Tropical Storm Cindy is seen in a satellite image is from June 20. (NASA)

Officials at Mobile’s water system have revised their estimates of the amount of untreated water released during Tropical Storm Cindy, dropping the amount by half.

During the week, the Mobile Area Water and Sewer System (MAWSS) released statements that the heavy rains brought by Cindy had led to widespread overflows, but that totals were not yet available. Early Friday afternoon, it released estimated totals that added up to nearly 18 million gallons – a remarkably high figure, considering that MAWSS had estimated spills of up to 10 million gallons during Hurricane Katrina and that Cindy’s rains, while significant, set no records.

Within hours, MAWSS had released a statement saying that the numbers released earlier needed “further evaluation.”

“Due to the duration of the storm and long hours required by employees, it was necessary to utilize staff from other departments who were not as experienced in estimating volumes,” the statement said. “We are reviewing the volumes and, if necessary, will correct the information with the Alabama Department of Environmental Management. A revised advisory will be sent as soon as it is available.”

New numbers were released at about 8:30 p.m. While significantly lower, at 9,238,381 gallons, the overflow total from Cindy remains the biggest in recent memory. In a January 2017 deluge, the area received up to 12 inches of rain in 36 hours, and more than 2.8 million gallons of untreated water overflowed.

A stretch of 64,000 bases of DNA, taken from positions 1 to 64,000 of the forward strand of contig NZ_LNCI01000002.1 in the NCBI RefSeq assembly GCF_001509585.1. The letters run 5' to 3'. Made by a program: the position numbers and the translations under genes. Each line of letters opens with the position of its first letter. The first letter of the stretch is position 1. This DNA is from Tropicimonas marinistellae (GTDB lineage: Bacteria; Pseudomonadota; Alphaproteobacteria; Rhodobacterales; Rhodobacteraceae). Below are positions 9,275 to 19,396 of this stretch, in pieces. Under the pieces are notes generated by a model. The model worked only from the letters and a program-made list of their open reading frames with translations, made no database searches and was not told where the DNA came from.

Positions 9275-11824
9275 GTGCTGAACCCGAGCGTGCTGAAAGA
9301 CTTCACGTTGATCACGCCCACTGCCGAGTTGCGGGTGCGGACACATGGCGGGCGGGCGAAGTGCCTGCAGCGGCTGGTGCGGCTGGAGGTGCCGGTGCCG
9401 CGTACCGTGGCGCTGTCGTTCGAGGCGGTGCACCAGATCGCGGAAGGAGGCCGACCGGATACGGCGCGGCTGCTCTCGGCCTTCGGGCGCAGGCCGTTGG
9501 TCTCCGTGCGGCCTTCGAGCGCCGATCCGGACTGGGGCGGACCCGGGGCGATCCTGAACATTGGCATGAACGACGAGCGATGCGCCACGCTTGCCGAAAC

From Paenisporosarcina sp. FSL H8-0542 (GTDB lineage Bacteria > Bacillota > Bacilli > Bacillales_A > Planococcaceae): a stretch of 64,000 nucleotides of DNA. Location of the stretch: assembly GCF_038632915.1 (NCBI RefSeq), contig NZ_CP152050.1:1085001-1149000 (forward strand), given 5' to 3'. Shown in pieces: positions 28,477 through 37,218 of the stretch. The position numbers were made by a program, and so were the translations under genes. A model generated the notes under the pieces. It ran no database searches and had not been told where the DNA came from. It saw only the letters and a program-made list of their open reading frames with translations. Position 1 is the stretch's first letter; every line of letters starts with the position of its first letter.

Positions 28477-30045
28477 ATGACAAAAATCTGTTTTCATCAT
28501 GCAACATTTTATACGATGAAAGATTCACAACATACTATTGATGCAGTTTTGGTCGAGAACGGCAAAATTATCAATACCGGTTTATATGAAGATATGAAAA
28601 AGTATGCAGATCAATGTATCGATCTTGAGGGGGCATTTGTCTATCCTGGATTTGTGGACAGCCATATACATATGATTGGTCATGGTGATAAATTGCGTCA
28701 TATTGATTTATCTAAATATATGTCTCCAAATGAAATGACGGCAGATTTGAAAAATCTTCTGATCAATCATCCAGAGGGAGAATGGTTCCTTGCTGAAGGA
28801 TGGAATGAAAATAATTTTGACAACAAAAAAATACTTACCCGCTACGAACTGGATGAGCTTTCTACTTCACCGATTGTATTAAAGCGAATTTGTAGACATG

MAWSS said that the corrected totals remained a source of concern.

“Even revised, the totals point out that we have a serious problem with aging infrastructure,” the statement released Friday evening said. “Nearly half of our sewer lines have reached the end of their useful lives. Cracks and joint separations are allowing stormwater to infiltrate and surcharge the lines, causing them to overflow from manholes. MAWSS is addressing these issues with capital projects and developing a master plan to address aging infrastructure going forward.”

Typically after major spills, the Mobile County Health Department issues advisories that people should be wary of swimming in affected areas, should wash carefully after handling seafood and should only eat seafood that has been thoroughly cooked.

This week’s overflows affected several waterways. Dog River received 376,875 gallons of untreated water, Eslava Creek received 3,740,496 gallons, Halls Mill Creek received 1,278,250 gallons, the Mobile River received 4,275 gallons and Three Mile Creek received 3,838,485 gallons. The largest overflow at a single site came on Siena Vista Drive in Midtown, where 2,034,000 gallons overflowed into Three Mile Creek.

MAWSS has improvements in the works, including an $8 million overflow basin on Halls Mill Creek, that are intended to cut down on such overflows.

MAWSS is not the only area system flooded by Cindy: South Alabama Utilities has reported several spills in Citronelle, totaling between 7,900 and 16,900 gallons. In one case, the utility reported, heavy rains cause an overflow/diversion pond at the Citronelle Waste Water Treatment Plant to overflow into Puppy Creek. Dauphin Island and Bayou La Batre also reported small overflows.

Alabama 63 is washed out in Talapoosa County near Goodwater Road, the sheriff’s office reports.
Many Panhandle beaches are under a single red flag today, meaning water is open though officials are advising swimmers to use extreme caution. (Contributed photo/South Walton Fire District)

Source Article